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A University Of California Santa Cruz Student Was Charged With Creating An App Called "Banana Plug" To Sell Drugs

The app was named after the school's mascot, Sammy the banana slug, and was available for download in Apple's App Store.

Last updated on February 20, 2019, at 3:01 p.m. ET

Posted on February 20, 2019, at 11:57 a.m. ET

YouTube / Via youtube.com

A University of California Santa Cruz student was indicted last week for allegedly developing an app called "Banana Plug" to sell drugs — including cocaine and methamphetamines — and advertising the illicit services on flyers posted across campus.

Collin Riley Howard, 18, was charged with distribution and possession with intent to distribute drugs, according to the indictment filed in the Northern District of California. Howard's lawyer didn't immediately return a request for comment.

According to the local US attorney, Howard developed Banana Plug — available on the Apple's App Store — and offered drugs such as cocaine and Molly. Users were also invited to make special requests on the app.

Andy Nelson / AP

A banana slug in the wild in Oregon in 2015.

It appears the app — whose name is play on the school's mascot, the Sammy the banana slug — was removed from the App Store as of Wednesday morning.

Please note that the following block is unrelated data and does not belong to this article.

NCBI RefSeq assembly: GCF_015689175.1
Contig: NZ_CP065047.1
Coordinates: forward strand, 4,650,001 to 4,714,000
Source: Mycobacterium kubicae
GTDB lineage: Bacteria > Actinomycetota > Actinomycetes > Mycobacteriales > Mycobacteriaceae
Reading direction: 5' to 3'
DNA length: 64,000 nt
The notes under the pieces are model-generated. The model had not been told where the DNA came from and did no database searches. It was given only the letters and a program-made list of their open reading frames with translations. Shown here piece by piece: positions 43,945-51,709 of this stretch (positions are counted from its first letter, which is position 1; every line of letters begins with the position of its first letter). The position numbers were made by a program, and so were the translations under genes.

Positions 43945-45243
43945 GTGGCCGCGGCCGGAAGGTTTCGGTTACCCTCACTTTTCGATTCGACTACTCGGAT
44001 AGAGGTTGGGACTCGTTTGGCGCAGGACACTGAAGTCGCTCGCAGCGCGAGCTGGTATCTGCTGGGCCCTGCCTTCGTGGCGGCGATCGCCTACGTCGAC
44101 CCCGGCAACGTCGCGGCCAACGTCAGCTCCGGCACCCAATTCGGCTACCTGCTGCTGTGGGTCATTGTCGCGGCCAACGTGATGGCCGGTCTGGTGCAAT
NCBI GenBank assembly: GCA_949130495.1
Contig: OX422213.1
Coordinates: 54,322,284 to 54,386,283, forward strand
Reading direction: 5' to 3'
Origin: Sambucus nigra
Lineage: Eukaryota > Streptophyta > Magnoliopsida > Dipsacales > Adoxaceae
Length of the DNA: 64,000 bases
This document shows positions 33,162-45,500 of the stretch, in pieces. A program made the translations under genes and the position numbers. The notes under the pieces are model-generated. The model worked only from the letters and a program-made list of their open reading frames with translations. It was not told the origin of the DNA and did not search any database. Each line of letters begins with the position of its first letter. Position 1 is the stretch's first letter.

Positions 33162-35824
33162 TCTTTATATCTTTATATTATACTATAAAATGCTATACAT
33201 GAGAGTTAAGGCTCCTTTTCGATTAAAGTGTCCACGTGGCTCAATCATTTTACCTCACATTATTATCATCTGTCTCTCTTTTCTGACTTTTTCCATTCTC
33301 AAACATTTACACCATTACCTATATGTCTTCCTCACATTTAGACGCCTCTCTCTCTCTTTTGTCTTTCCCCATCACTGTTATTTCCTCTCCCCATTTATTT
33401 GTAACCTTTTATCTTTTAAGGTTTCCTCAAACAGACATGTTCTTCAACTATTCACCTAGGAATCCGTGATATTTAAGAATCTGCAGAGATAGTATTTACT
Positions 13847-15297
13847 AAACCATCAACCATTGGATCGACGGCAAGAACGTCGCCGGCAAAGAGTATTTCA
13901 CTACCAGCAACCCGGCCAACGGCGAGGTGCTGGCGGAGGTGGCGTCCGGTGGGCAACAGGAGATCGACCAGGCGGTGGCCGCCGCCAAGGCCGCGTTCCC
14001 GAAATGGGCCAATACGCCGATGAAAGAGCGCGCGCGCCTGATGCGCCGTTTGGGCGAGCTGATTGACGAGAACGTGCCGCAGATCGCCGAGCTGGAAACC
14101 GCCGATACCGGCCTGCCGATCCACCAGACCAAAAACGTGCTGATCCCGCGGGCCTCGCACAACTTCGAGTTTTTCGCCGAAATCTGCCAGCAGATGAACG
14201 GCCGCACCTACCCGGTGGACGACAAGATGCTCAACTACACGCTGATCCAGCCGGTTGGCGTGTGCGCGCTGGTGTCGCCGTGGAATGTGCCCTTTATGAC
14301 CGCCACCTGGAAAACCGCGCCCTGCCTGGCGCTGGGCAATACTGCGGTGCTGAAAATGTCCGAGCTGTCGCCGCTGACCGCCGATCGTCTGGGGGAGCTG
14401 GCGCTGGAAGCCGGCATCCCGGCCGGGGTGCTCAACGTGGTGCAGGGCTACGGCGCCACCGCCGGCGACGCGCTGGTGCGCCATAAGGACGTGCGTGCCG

Plug is also a slang term that refers to someone who sells drugs.

An investigation was launched after a UC Santa Cruz police officer saw posters advertising the app on campus. In coordination with Homeland Security Investigations, the officer used the app to buy weed and cocaine. To set up the purchase, they communicated with Howard on Snapchat.

According to the indictment, the undercover federal agent set up three additional purchases of meth on the app. On the fourth meeting, UC Santa Cruz police officers arrested the student.

Howard was charged on Feb. 15 and released from custody after an initial appearance Tuesday. He is scheduled for appear in court on Feb. 22 for a bail review hearing. If convicted he faces a maximum sentence of 20 years in prison and a $1,000,000 fine.

A spokesperson for UC Santa Cruz did not immediately respond to a request for comment.

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